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Stephen Colbert plays around with Romney campaign Etch A Sketch gaffe

Comedy Central

He may have just come back to "The Colbert Report" after a little vacation, but Stephen Colbert isn't finished playing with his toys. Especially his Etch A Sketch, which he noted became wildly popular in his absence, thanks to Eric Fehrnstrom.

The Mitt Romney aide noted in an interview that after the nomination, the whole election process gets shaken up and zeroed out like an Etch A Sketch. The media, and Romney's fellow campaigners, went wild.

Suddenly, noted Colbert, all of the Republican presidential candidates were wielding thetoy, which was originally placed on the market in 1960. As Rick Santorum noted, "My public policy isn't written on an Etch A Sketch. It's written on my heart.

Aww. The problem, said Colbert, is that "the only way to read what's written on Rick Santorum's heart is with a trans-vaginal ultrasound."

But for all of the waving around of toys, everyone knew what Fehrnstrom really meant, said Colbert. "He’s just saying that a candidate will say anything to get the nomination, then say anything to get elected, then say anything to get a second term, then stand on principle. For six months, until he’s a lame duck. You know, courage!”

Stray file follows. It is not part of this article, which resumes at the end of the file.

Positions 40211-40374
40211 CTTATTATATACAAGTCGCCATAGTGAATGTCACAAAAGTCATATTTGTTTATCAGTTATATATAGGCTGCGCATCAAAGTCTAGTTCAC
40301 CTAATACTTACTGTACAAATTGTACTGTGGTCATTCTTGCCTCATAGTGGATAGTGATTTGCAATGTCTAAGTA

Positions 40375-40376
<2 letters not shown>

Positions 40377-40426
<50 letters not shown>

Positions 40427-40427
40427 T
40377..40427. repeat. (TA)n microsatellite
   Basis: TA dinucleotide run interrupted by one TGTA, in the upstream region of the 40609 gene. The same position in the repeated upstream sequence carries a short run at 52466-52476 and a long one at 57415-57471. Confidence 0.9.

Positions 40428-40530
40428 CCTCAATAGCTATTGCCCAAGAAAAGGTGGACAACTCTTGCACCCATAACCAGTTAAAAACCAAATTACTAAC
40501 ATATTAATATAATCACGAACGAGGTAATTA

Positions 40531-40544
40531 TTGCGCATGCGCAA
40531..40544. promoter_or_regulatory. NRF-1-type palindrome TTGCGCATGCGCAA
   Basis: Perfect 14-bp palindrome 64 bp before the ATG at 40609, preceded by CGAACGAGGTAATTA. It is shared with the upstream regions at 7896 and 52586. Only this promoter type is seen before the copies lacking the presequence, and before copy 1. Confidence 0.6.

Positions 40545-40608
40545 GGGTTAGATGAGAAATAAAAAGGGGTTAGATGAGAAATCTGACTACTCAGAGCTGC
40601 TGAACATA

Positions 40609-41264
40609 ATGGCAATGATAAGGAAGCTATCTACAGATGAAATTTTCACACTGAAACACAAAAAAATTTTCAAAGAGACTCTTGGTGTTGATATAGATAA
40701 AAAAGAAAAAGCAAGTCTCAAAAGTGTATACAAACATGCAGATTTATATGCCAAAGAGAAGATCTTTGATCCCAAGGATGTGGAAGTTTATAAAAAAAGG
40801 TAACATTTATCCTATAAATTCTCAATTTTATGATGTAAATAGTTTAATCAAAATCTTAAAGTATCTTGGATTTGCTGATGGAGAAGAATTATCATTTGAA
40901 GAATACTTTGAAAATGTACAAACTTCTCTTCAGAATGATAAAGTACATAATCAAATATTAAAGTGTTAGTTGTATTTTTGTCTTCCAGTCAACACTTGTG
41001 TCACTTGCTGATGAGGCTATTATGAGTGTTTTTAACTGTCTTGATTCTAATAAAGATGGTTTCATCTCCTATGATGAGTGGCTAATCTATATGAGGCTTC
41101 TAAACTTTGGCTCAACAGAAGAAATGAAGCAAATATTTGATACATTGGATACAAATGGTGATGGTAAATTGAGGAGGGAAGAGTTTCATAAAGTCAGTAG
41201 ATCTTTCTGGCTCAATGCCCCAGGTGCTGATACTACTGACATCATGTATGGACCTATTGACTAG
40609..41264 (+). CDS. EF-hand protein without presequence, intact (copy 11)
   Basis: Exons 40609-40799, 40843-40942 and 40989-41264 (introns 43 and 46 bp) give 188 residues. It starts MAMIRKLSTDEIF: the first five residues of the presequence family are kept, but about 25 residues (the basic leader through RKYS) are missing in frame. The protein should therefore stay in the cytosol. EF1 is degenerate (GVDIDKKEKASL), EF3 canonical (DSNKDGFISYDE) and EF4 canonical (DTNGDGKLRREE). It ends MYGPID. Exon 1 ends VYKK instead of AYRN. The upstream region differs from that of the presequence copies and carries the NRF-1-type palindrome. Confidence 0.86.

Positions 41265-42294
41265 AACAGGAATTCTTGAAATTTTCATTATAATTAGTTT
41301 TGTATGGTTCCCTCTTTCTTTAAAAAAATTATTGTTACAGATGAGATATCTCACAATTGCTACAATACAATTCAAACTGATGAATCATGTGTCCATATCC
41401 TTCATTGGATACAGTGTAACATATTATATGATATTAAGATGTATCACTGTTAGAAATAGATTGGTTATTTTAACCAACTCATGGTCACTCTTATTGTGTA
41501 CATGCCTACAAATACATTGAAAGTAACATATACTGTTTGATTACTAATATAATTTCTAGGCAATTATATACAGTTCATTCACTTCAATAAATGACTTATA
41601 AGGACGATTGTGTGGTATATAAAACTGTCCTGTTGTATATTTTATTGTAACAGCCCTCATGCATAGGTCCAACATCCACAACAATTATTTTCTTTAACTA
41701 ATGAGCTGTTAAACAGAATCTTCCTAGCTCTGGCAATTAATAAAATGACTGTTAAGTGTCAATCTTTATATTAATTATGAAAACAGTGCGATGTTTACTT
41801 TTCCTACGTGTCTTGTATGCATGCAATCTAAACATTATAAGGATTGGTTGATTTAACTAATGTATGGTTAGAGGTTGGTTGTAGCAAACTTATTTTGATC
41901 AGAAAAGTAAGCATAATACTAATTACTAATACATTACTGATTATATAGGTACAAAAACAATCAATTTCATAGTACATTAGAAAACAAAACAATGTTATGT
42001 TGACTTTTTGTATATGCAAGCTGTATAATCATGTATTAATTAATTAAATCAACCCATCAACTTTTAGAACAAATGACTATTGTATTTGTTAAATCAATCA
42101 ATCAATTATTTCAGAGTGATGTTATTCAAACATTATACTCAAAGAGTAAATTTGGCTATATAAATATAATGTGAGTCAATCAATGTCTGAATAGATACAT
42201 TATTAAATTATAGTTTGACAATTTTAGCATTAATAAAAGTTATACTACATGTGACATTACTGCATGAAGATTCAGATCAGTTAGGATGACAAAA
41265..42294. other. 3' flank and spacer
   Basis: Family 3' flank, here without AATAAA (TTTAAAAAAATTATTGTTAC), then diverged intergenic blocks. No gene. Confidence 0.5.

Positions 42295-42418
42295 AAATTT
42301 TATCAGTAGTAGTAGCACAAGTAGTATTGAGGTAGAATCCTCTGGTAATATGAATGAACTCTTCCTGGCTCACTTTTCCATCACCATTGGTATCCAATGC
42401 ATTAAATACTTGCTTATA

And in the end, the Etch A Sketch comment has done one thing Romney has been promising: It has boosted business and brought back the economy ... at the Etch A Sketch factory, where sales of the toy are apparently booming.

Santorum was the subject of discussion over at "Jimmy Kimmel Live!" But the host was pointing to something a little less child-friendly in relation to the candidate: His newly-revealed potty-mouth.

After a recent speech in which Santorum noted that Mitt Romney was the worst Republican in the country to put up against President Obama, a reporter asked him about it -- and an uncharacteristically feisty, slightly sweaty Santorum bit back: "Will you guys quit distorting what I say? ... If I see it, it's bull----. Come on, man. What are you doing?"

Kimmel joked, "Juice makes him grumpy," then brought on Santorum's "brother," L. Brent, who defended his sibling: "The lamestream media loves a good story, even when that story is a fairytale," he said. "My brother has not and would not ever use profanity. It's against the Holy Bible and the Santorum family code."

So what did L. Brent actually think his "brother" said?

Check out the video above to find out.

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